What is a writing portfolio? Three golden rules for 2024.

Written by Monica Shaw

Back in the day before the widespread adoption of digital platforms, writing portfolios were a physical (potentially cumbersome!) collection of a writer's work presented in a tangible format. With the advent of digital technologies, particularly websites and blogs, the shift to online portfolios has brought about a more dynamic and accessible way for writers to showcase their work. They've also widened the purpose of a writing portfolio. As you create a writing portfolio of your own, bear these three things in mind and make sure you're using them to best advantage as you use your portfolio as a both a marketing tool and an organizational tool for your growing bounty of work. You'll see that your portfolio is more than just a portfolio, and definitely something you don't throw away once you get the job.

1. Writing portfolio = Website

We talk all the time about "writing portfolios" but what we really mean is "websites for writers". The word portfolio is defined as a "set of pieces of creative works." But professional writers should go for something more comprehensive: alongside your "creative works" is your biography, resume, blog, home page, testimonials, contact information... the list goes on. Your writing portfolio website is a comprehensive view of who you are and what you do. It's your brand. This in turn helps you...

2. Define yourself as a professional, not a wannabe

We were recently featured on journalism.co.uk in an article about making the most of portfolio platforms. I'll tell you what I told them:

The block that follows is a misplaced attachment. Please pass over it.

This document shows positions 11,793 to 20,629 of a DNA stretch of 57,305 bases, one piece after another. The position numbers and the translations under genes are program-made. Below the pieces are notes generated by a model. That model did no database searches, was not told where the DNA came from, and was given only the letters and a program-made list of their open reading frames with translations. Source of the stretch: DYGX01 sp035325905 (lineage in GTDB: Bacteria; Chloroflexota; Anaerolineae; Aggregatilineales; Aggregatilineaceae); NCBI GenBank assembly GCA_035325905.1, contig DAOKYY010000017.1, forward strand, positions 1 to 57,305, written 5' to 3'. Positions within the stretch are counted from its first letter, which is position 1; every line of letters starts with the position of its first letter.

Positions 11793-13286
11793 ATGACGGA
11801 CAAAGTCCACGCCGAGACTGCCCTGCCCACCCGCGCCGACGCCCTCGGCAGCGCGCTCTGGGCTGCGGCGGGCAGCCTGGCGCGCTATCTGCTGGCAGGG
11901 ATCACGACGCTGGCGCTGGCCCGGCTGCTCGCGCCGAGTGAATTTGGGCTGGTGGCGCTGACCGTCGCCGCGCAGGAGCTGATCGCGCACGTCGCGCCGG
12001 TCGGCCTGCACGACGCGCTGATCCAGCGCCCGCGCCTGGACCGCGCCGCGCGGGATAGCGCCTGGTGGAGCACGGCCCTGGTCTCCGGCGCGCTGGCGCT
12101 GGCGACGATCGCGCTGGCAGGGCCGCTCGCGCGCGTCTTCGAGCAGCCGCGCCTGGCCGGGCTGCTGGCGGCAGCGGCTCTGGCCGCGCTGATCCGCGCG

"For writers, especially new ones, you're trying as hard as you can to portray yourself as a professional and one of those things is having a website that is tailored for you and doesn't look like everybody else's."

Professionals in any industry, be it a writer, graphic designer or plumber, have a proper website with their own domain name. That website should encompass your portfolio, plus deliver those little extras that tell the world that you're a pro who takes their job seriously.

3. An ongoing catalogue of your clips and writing samples

One of the things I've appreciated most about my own portfolio is that it's helped me keep a record of my best writing and published works over the years. It's an archive of my publications and also a pretty solid motivational tool - I love looking back at what I've done and seeing how far I've come. It's a little extra push to keep me going for the next gig, and the next writing sample to add to my portfolio.

Monica Shaw

I founded Writer's Residence alongside my own journey as a professional writer in 2008. Today, I continue to work as a writer among other side hustles that contribute towards my freelance lifestyle. I write for other businesses - white papers, research reports, web content, and other forms of copywriting - as well as for pleasure on my own personal websites, eatsleepwild.com and smarterfitter.com.

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